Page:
Man who lived in house where ‘Dublin Jimmy’ died ran Cavan business

Janusz Adamczyk (40) was involved in sale of motor parts from Ballyconnell address

The house in Buxton, Derbyshire, where Cyril McGuinness suffered a fatal heart attack

The house in Buxton, Derbyshire, where Cyril McGuinness suffered a fatal heart attack

 

A Polish man who once owned a spare parts business in Co Cavan had been living in the house in England where Cyril McGuinness, also known as Dublin Jimmy, died last week during a police raid.

McGuinness (54) was suspected of being involved in the campaign of violence and intimidation against directors of Quinn Industrial Holdings (QIH). He died of a suspected heart attack during a police raid at at house in Buxton, Derbyshire.

According to the UK Land Registry, the house where he was staying is owned by an English pub owner, whom it is understood does not live there. A man who answered the phone at the pub said the owner was away.

An estate agent’s sign outside the house said it had just been sold, but no such sale had yet been registered.

Janusz Adamczyk (40), gave the house as his address in UK company filings. He is the sole director and shareholder of Serbska International, which was incorporated in England in January and is understood to deal in vans and trucks.

The company uses the house in Buxton as its registered address.

Attempts to contact Mr Adamczyk were not successful.

Mr Adamczyk is a former director and owner of the Irish company Viximer Limited, which has an address in Ballyconnell, Co Cavan.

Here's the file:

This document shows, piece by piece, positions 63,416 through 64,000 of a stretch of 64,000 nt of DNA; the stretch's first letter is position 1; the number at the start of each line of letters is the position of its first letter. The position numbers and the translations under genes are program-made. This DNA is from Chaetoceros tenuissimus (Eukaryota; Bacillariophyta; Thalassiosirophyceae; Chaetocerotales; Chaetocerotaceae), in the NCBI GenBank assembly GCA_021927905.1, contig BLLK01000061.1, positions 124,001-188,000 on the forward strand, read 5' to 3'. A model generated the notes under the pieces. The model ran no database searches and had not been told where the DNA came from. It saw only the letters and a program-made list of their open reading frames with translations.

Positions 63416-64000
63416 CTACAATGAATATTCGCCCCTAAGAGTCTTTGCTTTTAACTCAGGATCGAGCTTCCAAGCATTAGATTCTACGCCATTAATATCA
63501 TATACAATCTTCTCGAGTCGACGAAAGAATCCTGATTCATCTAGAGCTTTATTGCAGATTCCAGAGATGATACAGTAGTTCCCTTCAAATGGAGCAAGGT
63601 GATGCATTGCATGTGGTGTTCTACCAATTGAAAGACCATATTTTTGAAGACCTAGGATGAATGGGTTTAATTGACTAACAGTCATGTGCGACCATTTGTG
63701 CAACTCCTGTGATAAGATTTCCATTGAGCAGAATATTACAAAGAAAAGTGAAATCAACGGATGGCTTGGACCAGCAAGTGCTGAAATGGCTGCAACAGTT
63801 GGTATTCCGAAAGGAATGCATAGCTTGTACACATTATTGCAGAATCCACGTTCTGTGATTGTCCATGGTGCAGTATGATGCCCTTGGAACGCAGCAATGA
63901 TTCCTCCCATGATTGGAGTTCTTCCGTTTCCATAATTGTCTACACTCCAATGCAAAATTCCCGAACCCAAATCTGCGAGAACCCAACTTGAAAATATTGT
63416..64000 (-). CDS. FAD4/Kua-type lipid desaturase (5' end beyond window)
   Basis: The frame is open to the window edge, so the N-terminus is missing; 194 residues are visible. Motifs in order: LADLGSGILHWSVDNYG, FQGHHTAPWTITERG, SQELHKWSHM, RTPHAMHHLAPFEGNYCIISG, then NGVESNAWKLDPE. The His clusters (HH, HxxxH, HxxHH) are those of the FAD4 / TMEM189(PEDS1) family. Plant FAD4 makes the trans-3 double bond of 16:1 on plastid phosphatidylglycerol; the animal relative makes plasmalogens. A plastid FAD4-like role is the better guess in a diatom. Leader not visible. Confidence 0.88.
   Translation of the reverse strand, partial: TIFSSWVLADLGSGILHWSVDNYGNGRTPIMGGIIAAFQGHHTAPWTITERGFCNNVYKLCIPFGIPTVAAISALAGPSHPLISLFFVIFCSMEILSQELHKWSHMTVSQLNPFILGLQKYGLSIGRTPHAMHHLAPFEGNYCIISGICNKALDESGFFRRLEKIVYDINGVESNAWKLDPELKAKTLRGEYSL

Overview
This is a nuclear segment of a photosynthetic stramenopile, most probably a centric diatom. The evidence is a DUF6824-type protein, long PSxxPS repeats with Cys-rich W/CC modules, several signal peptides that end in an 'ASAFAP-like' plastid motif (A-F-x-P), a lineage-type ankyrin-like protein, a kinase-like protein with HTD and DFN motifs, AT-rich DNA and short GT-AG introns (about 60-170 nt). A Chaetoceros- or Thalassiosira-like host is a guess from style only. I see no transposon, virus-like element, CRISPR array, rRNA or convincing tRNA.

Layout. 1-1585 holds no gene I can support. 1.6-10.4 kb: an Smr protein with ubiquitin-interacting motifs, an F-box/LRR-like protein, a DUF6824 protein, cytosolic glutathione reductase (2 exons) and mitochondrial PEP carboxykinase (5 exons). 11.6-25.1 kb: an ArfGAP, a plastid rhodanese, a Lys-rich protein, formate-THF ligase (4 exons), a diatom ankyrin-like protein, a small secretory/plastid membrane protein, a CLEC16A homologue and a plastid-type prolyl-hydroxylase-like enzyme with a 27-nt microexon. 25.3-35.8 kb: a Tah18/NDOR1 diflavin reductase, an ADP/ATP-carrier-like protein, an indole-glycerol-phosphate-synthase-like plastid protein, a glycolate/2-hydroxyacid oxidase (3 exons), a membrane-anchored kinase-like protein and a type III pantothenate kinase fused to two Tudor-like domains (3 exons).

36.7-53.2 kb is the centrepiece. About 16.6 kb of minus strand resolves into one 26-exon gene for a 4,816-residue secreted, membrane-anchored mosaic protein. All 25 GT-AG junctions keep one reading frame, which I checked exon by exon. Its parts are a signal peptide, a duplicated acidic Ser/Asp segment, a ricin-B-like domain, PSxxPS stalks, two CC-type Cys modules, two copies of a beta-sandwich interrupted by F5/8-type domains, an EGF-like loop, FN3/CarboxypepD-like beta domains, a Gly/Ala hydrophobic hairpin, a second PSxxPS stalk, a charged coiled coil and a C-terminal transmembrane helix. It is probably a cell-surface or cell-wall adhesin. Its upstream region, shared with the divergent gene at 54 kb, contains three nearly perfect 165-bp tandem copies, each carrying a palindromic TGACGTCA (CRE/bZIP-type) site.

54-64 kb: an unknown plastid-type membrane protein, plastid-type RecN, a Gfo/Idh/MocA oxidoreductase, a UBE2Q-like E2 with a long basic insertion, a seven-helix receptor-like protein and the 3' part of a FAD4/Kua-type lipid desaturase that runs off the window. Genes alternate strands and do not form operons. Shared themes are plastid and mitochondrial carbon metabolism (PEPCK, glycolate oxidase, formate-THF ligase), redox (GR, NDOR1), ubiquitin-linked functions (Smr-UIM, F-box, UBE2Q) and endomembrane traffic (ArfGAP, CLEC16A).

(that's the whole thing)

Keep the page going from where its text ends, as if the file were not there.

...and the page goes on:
The house in Buxton, Derbyshire, where Cyril McGuinness suffered a fatal heart attack
The house in Buxton, Derbyshire, where Cyril McGuinness suffered a fatal heart attack

The company was established in 2017 and dissolved in October this year. It was involved in the sale of motor parts from an address in Ballyconnell that Mr Adamczyk also gave as his home address.

Mr Adamczyk is a former director of another Irish company, which at the time he was a director, in 2006 and 2007, was based in Ballyconnell. The company was involved in wholesale alcohol trading. Its other director was Noel Muldoon, of Ballycote, Co Sligo.

Gunshots to leg

In October 2014 Mr Muldoon was discovered at a bridge in Aghalane, Belturbet, Co Cavan, with two gunshots to the leg. “Informers will be shot” was painted on a wall beside where he and his blood-splattered van were found.

Mr Muldoon has a number of convictions linked to the theft of farm machinery, for which he received suspended sentences.

The Criminal Assets Bureau raided his house in 2017, a District Court hearing in Sligo heard that year.

One neighbour remembered seeing McGuinness visit the house on earlier occasions.

“There has been an Irish guy there and another who I think is eastern European who drives for a local haulage company,” the neighbour said.

“The other guy was there all the time, but the Irish lad used to come and go. He’d be here for a few weeks and then gone for a few.

“He must have last come back here about September time, so I’ve seen him knocking about, but he never really spoke to anyone.”

McGuinness is suspected by the gardaí to have been at the head of a gang that abducted and viciously beat QIH director Kevin Lunney in September as he drove to his home after leaving the QIH offices in Derrylin, Co Fermanagh, which is just across the border from Ballyconnell.